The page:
1983–1987: "Golden Era" Edit
Described as a golden era for the France national team in the Global Soccer League, the French team won the tournament after winning 4–0 over Brazil in the final. On the way to the final, France successfully beat Egypt, Japan and Brazil in the group stage, winning 2–1, 1–0 and 3–0 respectively.
In the semi-finals, France beat the United States by a scoreline of 5–1, with Michel Platini scoring four goals, taking his total tally to eight goals in the tournament, having previously scored a brace against Brazil and one goal each against Egypt and Japan, scoring a last-minute penalty against both teams.
In the final, Platini opened the scoring in the 13th minute, before a goal from Yvon Le Roux in the 44th minute put the French 2–0 up at half-time, causing wild celebrations despite just one half of football being played. A goal from Bernard Lacombe followed in the 52nd minute, all but securing France the trophy before a penalty by Bruno Bellone put a 4–0 scoreline in the favour of France. In the next edition, France came close to securing qualification for the final tournament after winning 2–1 over Germany in the semi-finals of the UEFA zone. Despite being heavy favourites for the title, Spain beat France 3–0, scoring all three goals in just the first fifteen minutes. The win for the Spanish was regarded as "practically vengeance" for losing the UEFA Euro 1984 Final to France. Following the defeat, years of failure would follow the French team.
1987–2003: "Weak Era" Edit
In 1987, just several weeks after winning the title, France were beat 3–0 by Israel during a friendly match, followed by a 1–3 loss to Denmark and a 6–3 defeat to Germany; thus finishing bottom of the group for the friendly tournament they played at. Despite criticism, media and the press considered France the favourites for the title next season. Before the start of the tournament, France lost 0–2 to Greece in a friendly match.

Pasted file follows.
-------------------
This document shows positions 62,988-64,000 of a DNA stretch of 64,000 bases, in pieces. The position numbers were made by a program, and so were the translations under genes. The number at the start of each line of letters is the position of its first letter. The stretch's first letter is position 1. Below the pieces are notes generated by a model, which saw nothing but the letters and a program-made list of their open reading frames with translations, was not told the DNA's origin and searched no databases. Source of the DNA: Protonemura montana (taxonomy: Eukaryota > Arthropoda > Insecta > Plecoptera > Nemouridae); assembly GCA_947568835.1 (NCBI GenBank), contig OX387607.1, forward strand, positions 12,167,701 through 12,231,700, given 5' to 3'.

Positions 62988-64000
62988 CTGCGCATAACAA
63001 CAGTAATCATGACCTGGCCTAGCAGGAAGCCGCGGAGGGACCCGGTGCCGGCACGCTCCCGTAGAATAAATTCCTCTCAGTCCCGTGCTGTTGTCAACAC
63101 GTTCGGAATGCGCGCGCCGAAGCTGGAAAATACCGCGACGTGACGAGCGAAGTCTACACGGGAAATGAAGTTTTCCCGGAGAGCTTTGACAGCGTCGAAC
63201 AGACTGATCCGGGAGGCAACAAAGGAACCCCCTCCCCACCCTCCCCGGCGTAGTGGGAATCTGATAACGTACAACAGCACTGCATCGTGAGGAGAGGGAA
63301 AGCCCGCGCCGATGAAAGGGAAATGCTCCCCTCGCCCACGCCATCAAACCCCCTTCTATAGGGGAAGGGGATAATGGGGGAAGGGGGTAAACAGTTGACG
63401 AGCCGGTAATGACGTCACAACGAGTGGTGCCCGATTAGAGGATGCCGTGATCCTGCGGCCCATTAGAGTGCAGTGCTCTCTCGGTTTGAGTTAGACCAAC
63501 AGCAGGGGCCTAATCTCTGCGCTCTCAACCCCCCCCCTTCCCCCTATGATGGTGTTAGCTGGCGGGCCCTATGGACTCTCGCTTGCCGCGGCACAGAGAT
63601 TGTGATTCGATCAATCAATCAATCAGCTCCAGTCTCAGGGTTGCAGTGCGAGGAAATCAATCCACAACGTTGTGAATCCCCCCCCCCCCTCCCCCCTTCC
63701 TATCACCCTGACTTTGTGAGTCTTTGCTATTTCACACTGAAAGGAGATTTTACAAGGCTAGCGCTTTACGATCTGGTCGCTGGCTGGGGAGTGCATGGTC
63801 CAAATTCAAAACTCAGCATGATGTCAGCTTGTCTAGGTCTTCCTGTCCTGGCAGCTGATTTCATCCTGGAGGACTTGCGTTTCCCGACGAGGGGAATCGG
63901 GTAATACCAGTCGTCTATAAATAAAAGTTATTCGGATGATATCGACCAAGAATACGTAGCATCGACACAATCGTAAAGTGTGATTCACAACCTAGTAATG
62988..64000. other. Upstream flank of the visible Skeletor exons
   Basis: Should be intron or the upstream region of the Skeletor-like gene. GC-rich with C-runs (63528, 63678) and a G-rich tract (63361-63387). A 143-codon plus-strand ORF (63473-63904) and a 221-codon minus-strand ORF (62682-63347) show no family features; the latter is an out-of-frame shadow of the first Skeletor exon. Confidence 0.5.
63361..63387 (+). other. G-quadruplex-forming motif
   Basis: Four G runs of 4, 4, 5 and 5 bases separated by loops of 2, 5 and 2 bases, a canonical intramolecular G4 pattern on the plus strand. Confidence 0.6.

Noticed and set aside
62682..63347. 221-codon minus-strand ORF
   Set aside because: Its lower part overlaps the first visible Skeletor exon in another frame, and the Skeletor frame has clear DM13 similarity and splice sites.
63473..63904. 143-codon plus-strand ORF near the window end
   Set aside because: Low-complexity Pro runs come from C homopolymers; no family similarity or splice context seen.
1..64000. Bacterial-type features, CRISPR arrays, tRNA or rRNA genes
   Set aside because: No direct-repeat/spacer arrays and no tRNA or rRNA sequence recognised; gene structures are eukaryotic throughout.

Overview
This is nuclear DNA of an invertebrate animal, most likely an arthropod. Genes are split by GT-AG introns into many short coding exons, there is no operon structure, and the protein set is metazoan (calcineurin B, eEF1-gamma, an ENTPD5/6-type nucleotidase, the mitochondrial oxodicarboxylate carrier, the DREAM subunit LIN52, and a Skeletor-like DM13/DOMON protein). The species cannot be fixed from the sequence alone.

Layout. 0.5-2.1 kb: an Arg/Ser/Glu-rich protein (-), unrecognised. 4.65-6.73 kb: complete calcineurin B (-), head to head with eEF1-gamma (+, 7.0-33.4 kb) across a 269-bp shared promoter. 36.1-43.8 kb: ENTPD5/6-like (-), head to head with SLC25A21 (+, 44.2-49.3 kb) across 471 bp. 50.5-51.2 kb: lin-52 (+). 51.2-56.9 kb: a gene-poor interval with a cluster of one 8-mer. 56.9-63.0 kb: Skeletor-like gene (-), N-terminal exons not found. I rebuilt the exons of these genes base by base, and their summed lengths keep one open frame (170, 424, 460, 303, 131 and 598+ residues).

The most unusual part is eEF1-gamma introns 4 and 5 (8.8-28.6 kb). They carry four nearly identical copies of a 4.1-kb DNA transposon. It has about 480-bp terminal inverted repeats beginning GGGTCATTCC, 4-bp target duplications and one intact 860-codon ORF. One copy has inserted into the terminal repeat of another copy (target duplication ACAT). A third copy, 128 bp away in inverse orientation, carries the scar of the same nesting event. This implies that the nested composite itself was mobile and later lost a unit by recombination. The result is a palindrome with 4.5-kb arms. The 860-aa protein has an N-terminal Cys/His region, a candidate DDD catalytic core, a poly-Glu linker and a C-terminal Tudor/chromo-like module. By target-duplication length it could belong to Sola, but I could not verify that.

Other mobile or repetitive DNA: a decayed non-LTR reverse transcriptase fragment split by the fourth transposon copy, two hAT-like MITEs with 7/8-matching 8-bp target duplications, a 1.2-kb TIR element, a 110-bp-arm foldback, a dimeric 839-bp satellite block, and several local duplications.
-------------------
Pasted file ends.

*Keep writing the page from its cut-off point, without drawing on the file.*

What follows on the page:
In the UEFA zone section of the 1991 Global Soccer League, France won the group with maximum points, beating Northern Ireland 3–0, Turkey 4–0 and Sweden 5–0; earning a goal difference of +12. Following this, some key players had to leave the tournament early as a result of injury, with the France team losing three players. Despite this, France were still favourites against Greece in the quarter-finals match, but were overwhelmed by the underdogs, losing 4–0 as they conceded three goals in the last seven minutes, with the first goal conceded having been scored in the 19th minute. The French media outlets called the defeat "the most humiliating and embarrassing performance in history" of the French national team in the tournament.
The following tournament in 1995, France surprisingly drew all three games they played, against the Netherlands, Bulgaria and the Republic of Ireland, drawing 0–0, 2–2 and 3–3 respectively. Against Ireland, France went down 0–3 in under thirty minutes, but despite a comeback in the final fifteen minutes, it was not enough for France as they eventually finished third in the group, on just three points, behind the Republic of Ireland and the Netherlands, just barely pipping Bulgaria to third place. Despite this, France received a transfer to the newly established Liga 8, a league played out by all teams from all regional zones who had finished third in the group. France won the Liga 8, beating Saudi Arabia 6–0 in the final.